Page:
Again, there is still a place for pitchers like Kintzler in the game. In fact, if first base is occupied, then that ground ball could be more valuable than a strikeout. But it’s hard to bank on double plays. And when the opponent has a runner on third base, you definitely don’t want to see the ball put in play. Of course, the Cardinals may be looking at Kintzler as an inexpensive option. The three names that I mentioned will all command decent money for a reliever. Since Kintzler’s upside is severely limited by his inability to generate strikeouts, he may not cost as much.
The other options
I doubt that the Cardinals spend a lot of money on Kintzler. If his price tag increases at all, they will likely pass. While they would like to have a ground ball pitcher, spending a lot for a slightly above average reliever doesn’t make sense. They have been trying to shed bigger contracts, and Kintzler isn’t good enough to warrant big money. If the Cardinals decide not to pursue Kintzler, here are some replacements that could work just as well.
Quick: who are the only two relief pitchers with at least three seasons of 80+ innings pitched since 2012?
OK, one of them is Craig Stammen. And congratulations if you guessed Anthony Swarzak correctly (also a free agent). Stammen spent 2016 in the minors and rehabbing from injury. He then re-surfaced in San Diego last year to pitch 80.1 innings with a 51.6 percent ground ball rate. Stammen is actually similar to Kintzler in that he is a ground ball pitcher who won’t overpower you. But he is a little better in that second regard.
While Kintzler is around 5 strikeouts per nine, Stammen will get up to 7, and even reached 8.3 K/9 last season. Stammen also leans heavily on his sinker, throwing it around 50 percent of the time. He can clearly hold up over the course of a season, and his 3.14 ERA from last year was not a fluke. He did give up an unsustainably low .263 batting average on balls in play, but he also got very unlucky on fly balls. Stammen allowed 17.4 percent of fly balls to leave the yard against him. Since most pitchers tend to regress towards the mean (13-14 percent), Stammen should see fewer homers in 2018.
Stammen didn’t possess the pinpoint control that Kintzler did in 2017, but he has shown the ability to pitch to the corners in the past. In 2014, he walked a career-low 4.6 percent of batters, and he walked a respectable 8.6 percent of batters in 2017, coming off of a major elbow surgery. He will be one more year removed from the injury in 2018, and could end up getting even stronger.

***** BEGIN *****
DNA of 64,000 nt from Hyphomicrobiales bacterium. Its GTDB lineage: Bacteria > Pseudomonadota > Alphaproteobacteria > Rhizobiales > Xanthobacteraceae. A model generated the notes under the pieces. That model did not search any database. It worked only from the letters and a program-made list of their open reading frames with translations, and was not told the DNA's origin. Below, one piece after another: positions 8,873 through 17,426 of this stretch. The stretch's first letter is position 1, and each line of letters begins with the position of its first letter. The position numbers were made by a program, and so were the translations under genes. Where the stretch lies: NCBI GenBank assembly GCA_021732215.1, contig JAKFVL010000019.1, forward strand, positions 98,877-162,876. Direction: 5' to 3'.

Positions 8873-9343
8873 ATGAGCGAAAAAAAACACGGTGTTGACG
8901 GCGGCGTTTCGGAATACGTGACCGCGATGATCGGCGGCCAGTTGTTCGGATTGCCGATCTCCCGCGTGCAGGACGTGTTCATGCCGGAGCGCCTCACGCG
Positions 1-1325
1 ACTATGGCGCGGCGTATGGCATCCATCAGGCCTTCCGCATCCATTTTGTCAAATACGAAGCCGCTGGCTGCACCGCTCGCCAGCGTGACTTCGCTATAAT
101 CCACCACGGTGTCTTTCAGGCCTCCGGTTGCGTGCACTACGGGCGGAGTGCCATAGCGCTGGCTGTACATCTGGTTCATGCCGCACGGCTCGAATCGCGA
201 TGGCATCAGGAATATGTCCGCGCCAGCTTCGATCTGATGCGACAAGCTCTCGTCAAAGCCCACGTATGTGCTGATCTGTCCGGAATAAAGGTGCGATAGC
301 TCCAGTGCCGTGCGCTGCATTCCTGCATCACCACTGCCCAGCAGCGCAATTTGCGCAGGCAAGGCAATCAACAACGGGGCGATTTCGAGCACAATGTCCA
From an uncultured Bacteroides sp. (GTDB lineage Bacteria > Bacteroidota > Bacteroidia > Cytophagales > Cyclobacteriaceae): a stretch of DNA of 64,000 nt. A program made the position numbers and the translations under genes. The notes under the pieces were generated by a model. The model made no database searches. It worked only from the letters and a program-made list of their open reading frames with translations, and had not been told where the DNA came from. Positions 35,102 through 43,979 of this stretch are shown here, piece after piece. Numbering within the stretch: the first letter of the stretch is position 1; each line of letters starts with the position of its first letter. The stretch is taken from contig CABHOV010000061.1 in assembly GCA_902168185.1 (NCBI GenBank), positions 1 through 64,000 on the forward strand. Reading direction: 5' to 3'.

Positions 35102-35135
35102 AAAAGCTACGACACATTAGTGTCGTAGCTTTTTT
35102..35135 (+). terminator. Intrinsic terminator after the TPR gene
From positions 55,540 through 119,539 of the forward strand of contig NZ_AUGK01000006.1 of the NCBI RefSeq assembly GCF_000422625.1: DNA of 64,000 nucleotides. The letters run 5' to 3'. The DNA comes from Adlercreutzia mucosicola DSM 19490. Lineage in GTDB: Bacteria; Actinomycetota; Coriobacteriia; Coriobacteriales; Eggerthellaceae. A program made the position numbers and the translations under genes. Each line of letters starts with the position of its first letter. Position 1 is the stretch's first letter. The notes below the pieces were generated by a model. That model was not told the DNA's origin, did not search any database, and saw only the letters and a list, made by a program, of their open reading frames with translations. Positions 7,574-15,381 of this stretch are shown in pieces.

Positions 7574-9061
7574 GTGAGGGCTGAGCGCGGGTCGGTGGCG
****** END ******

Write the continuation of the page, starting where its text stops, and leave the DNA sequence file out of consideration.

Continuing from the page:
Longtime reliever Joe Smith has always kept the ball on the ground, and is coming off another strong season. The sidearm righty set career bests in strikeout and walk rate. Like Kintzler and Stammen, he throws a sinker most of the time. He also uses his slider as his only other pitch. Smith is getting up there in age (33), so he wouldn’t be a long term solution. Then again, Kintzler probably isn’t, either.
Smith would provide a stable option out of the bullpen for the Cardinals. His ERA has been below 3.58 every year since 2011, and ERA indicators support his run prevention. His only bad season according to FIP was 2016 (4.99). However, Smith followed that up with a career-low 2.17 FIP in 2017, so there isn’t too much to be worried about. He’s another solid but unspectacular option that can help the Cardinals bullpen without costing a fortune.
The name you heard was Kintzler, but that might not be the name you get. There are many ground ball options just like him on the market. For the Cardinals to pay more money for one of them doesn’t make much sense. Perhaps the Cardinals just take whoever is willing to sign earlier, but don’t expect any bidding wars. This is just another attempt to fortify the bullpen before all the options are gone. The real question is about what happen next.
Just one of Kintzler, Stammen, or Smith doesn’t change much for the Cardinals. It barely adds one win to the team in a best-case scenario. If the Cardinals want to strengthen their bullpen, they will need to set their sights higher. Brandon Kintzler does not make a good bullpen on his own.
Photo Credit: Brad Mills – USA TODAY Sports